LOUISVILLE — A series that had become rather ho-hum ended with heaps of hum on Sunday night as No. 9 Kentucky clawed back from 14 points down in the second half to topple No. 7 Louisville 48-47.
In the previous five games between these two teams, the average winning margin was 22.2 points. The home team had predictably won each of the past four.
But apparently, all those games were missing was Janee Thompson. The Kentucky freshman came off the bench and nailed the go-ahead three-pointer with 8.5 seconds to play to send UK home from Louisville a winner for the first time since 1999.
"It was an incredible shot," Kentucky Coach Matthew Mitchell said. "As you can see, she can really elevate on her jump shot. She just raised up and made a great individual play."
Thompson had another great play just 50 seconds before that with the Cats trailing by four points. The Chicago native was fouled while shooting another three-pointer and calmly walked to the line and sank all three free throws.
"She's a great, great player," Kentucky senior A'dia Mathies said of Thompson, who didn't play a second in the first half and then scored 13 points in the second, including her six in the final minute. "You've seen that today. She stepped up and made big key free throws and jump shots and she had tenacity."
Thompson's shots were big, but a block at the other end was huge, too. Bria Smith's attempt to drive it in and have her own game winner was blocked under the basket by UK sophomore Azia Bishop.
"That was as big as the three," Mitchell said of the swat. "That was a spectacular play."
It was the sort spectacular play that UK seemed to be lacking most of the game. The Cats (6-1) found themselves in a 14-point hole five minutes into the second half after the Cardinals ticked off 11 straight points.
It looked like the Cats were going to stick to script and lose for a seventh straight time in Louisville.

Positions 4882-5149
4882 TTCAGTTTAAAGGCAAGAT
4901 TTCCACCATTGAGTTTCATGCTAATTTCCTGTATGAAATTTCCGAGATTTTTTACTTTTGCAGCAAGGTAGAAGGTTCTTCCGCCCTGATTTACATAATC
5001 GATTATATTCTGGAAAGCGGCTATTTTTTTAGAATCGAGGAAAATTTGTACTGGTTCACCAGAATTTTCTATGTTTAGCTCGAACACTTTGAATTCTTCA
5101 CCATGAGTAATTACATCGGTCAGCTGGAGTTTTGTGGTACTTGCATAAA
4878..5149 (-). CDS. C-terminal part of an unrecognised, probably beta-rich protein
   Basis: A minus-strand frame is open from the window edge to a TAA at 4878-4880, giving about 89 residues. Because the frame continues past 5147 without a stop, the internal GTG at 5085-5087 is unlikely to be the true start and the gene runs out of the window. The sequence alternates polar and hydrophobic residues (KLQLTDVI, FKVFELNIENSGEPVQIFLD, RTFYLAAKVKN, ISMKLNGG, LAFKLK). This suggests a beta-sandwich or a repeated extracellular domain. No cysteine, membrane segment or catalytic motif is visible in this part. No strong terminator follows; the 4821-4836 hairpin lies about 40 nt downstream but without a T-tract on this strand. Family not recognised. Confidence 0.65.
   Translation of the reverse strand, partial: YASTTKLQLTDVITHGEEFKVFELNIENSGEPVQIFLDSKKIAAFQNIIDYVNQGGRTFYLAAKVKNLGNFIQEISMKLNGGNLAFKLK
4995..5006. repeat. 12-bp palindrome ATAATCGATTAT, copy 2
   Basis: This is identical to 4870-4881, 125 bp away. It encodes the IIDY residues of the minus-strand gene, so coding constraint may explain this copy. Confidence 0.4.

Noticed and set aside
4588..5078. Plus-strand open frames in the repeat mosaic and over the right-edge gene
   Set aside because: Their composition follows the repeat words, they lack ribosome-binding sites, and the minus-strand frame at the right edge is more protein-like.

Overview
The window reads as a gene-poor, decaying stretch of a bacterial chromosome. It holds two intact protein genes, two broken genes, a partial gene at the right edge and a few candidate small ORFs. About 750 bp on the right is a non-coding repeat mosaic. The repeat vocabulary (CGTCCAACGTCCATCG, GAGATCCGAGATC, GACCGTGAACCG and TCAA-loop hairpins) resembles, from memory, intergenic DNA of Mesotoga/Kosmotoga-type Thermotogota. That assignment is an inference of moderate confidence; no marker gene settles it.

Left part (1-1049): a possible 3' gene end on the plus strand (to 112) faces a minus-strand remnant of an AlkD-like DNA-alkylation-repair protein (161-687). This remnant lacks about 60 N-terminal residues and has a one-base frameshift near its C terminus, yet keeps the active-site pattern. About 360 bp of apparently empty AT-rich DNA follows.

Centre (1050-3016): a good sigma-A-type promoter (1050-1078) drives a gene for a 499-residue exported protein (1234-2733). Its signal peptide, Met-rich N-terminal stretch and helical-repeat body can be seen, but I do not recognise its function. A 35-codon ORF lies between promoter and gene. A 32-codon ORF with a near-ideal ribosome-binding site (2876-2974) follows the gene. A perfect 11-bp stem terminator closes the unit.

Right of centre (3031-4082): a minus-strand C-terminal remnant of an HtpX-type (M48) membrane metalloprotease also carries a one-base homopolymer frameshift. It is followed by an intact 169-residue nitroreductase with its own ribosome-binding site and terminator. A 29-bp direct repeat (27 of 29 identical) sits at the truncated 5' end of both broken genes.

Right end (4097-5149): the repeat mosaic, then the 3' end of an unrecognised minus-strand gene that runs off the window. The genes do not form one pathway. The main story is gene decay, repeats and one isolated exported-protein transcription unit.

"When we went down 14, they were just outhustling us," Mitchell said. "It looked like they wanted it worse than we did and that was the part that was so disappointing for me."
Things looked more bleak when UK's leading scorer, Mathies, went down with a severe leg cramp, but the Cats started to creep back in.
First they had a 9-2 run (which included another Thompson three-pointer) and then another 10-3 rally to get back in it.
As the game started to tighten, so did the Louisville players, who were handed their first loss of the season in front of the crowd of 15,453.
Coach Jeff Walz noted that his team missed half of its six free throw attempts in the final 2:30.
"We gave them the ball game," Walz said. "If we make free throws, there really is no (Kentucky) run."
Louisville star guard Shoni Schimmel, who put on a shooting clinic in the first half with 13 points, was held scoreless in the second half, mostly by UK's Bria Goss. The junior turned the ball over 11 times in the loss.
Schimmel said UK's pressure in the final minutes was intense. "We knew it was coming, but it just hit us in the face."
When asked how his team would bounce back from its first loss of the season, Walz reminded that the sky isn't falling.
While it's a rivalry game, it's still just one regular-season game.
"Come March, nobody cares about this ball game," he said. "If we do our job and continue to improve and make a run in the NCAA Tournament, it doesn't matter."
But it doesn't mean Louisville (8-1) won't be smarting from the loss.
"My kids are hurting and they should be," he said. "They played their rear ends off."
But a quick 11-2 run helped the Cardinals turn an early 8-2 deficit into a lead they wouldn't give up until the waning seconds of the second half. During that spree, Louisville held UK without a point for more than four minutes.
"They really outplayed us for a majority of the game and made it very difficult on us to score," Mitchell said of the Cardinals, who got 12 points and five rebounds from sophomore forward Sara Hammond.
The only UK player who wasn't struggling in the first half was forward DeNesha Stallworth, who scored eight of UK's 18 points before the break and finished with a game-high 14 points and five boards.
Louisville scored the final five points of the half and took a 23-18 lead into the locker room. Both teams shot less than 32 percent in the first half and turned the ball over a combined 29 times. By the end, Louisville and Kentucky combined for 48 miscues.
Mitchell felt relieved to walk away from a bad performance with a big victory.
"We were fortunate to win," Mitchell said. "They played a full 40 minutes and it took every bit of it."